Thursday, June 28, 2007

A Four Star Heatwave

Where do you want to be on a sweltering hot Manhattan afternoon? A dark movie theater? The frozen food aisle of Whole Foods? Today I found myself in the climate-controlled, candlelit, private dining room at Per Se one of the city's best restaurants, indulging in a decadent lunch.

I wound up at Per Se thanks to my friend Kate, who invited me to a luncheon celebrating the forthcoming publication of The Elements of Cooking by food writer and blogger Michael Ruhlman. Ruhlman is apparently pretty good friends with Per Se chef Thomas Keller and helped Keller write The French Laundry Cookbook. So, what better place to commemorate a book that teaches you the most fundamental aspects of good cooking than Keller's magnificent New York dining room?

Ah, yes, lunch. The cocktail hour and hors d'oeuvres were great, but the real fireworks started once we were seated in the dining room. The first course was Cranberry Bean Agnolotti, little ravioli made with a small, round piece of flattened pasta dough. The sauce was a "cassoulet" of summer pole beans, tomatoes and parsley. Then came the main course: Snake River Farm's "Calotte de Boeuf Grilee," which was unbelievably tender and juicy, served with a black winter truffle "pain perdu," a savory twist on French toast that pretty much knocked the dish out of the park.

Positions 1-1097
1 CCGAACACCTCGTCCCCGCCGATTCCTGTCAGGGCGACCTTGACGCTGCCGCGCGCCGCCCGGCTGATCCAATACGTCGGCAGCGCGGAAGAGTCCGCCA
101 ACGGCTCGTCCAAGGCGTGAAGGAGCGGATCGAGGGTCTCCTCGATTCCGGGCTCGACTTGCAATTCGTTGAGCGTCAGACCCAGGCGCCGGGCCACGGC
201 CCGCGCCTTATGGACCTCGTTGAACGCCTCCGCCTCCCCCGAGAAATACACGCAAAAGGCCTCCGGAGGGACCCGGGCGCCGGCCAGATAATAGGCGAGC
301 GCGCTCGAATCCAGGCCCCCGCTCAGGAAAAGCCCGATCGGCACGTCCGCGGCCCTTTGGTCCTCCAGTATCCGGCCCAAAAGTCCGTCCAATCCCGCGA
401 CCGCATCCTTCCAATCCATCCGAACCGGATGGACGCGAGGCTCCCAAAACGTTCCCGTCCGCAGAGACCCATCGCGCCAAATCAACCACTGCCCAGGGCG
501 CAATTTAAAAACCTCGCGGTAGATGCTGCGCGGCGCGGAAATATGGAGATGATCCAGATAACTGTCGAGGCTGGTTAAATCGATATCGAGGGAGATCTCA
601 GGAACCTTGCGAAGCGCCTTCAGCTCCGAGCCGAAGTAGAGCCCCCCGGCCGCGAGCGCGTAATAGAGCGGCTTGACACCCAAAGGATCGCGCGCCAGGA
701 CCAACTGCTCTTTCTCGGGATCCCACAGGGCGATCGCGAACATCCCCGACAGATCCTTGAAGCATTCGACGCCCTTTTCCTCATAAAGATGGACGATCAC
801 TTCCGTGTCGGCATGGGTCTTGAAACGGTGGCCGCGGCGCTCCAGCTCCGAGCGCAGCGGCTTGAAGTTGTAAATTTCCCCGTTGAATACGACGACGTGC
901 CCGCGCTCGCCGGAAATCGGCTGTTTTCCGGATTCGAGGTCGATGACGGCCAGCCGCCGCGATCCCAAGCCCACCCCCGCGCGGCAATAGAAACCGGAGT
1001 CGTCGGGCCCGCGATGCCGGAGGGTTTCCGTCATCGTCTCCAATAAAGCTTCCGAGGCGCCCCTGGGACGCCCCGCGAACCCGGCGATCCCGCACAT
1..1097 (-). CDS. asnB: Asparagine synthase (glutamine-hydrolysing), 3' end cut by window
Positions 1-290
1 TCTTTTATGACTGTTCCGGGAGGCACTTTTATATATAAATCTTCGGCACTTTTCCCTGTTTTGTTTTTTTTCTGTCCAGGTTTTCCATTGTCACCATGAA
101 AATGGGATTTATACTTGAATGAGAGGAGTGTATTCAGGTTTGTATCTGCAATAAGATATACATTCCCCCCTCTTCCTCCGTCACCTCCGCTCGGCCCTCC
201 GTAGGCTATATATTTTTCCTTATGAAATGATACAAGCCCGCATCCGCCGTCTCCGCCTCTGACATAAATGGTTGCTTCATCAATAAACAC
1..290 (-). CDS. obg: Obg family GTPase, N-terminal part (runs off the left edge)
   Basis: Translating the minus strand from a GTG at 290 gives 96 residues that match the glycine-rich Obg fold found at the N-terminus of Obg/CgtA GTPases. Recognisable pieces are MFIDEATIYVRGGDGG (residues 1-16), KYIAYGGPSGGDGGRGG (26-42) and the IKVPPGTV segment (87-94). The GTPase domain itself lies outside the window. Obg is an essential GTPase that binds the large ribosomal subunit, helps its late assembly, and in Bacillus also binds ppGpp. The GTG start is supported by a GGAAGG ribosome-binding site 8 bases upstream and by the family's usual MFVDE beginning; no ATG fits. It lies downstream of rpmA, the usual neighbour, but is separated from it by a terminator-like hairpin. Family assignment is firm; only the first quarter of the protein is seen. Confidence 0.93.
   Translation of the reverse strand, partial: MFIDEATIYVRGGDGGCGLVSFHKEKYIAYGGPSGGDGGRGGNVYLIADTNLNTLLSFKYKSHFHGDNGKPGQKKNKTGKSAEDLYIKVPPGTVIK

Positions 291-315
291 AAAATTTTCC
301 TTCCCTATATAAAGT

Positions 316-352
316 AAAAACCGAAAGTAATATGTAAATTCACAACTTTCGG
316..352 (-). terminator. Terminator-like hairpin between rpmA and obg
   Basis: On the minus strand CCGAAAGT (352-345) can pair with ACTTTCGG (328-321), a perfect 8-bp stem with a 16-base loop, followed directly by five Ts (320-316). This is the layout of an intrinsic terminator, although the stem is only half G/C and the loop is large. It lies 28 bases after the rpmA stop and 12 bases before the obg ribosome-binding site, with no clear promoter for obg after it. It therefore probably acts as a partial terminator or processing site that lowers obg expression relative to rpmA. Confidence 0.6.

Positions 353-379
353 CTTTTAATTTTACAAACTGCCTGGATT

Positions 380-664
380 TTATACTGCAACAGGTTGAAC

For dessert, "Tentation au Chocolat, Noisette et Lait," a sort of chocolate/hazelnut streusel with condensed milk sorbet. Finally, the most adorable tiered trays of "mignardises" arrived at the table, brimming with tiny pastries and cookies. Everything I tasted was magnificent.

As delicious as the meal was, Fork was more interested in hearing about Anthony Bourdain, who was seated at my table. Fork is a pretty big fan of Bourdain's. They share a life philosophy of good food, booze, music, writing and a hefty dose of smart-ass. Bourdain was pretty subdued compared to the stories I've heard, but he managed to crack everyone up with his observations about food and culture and his plan to discourage his now four-month-old daughter to stay away from McDonald's: "Ronald McDonald is an evil man who smells funny and eats children."

Oh, yeah, the guest of honor, Michael Ruhlman. He was charming. And, he has written a book that deserves a spot on top of refrigerators across America. His advice on everything from making stock to his explanation of what makes a cookie a cookie are fascinating, entertaining and useful to any home cook. Also check out his 2006 book, The Reach of a Chef, which Fork loved.--S

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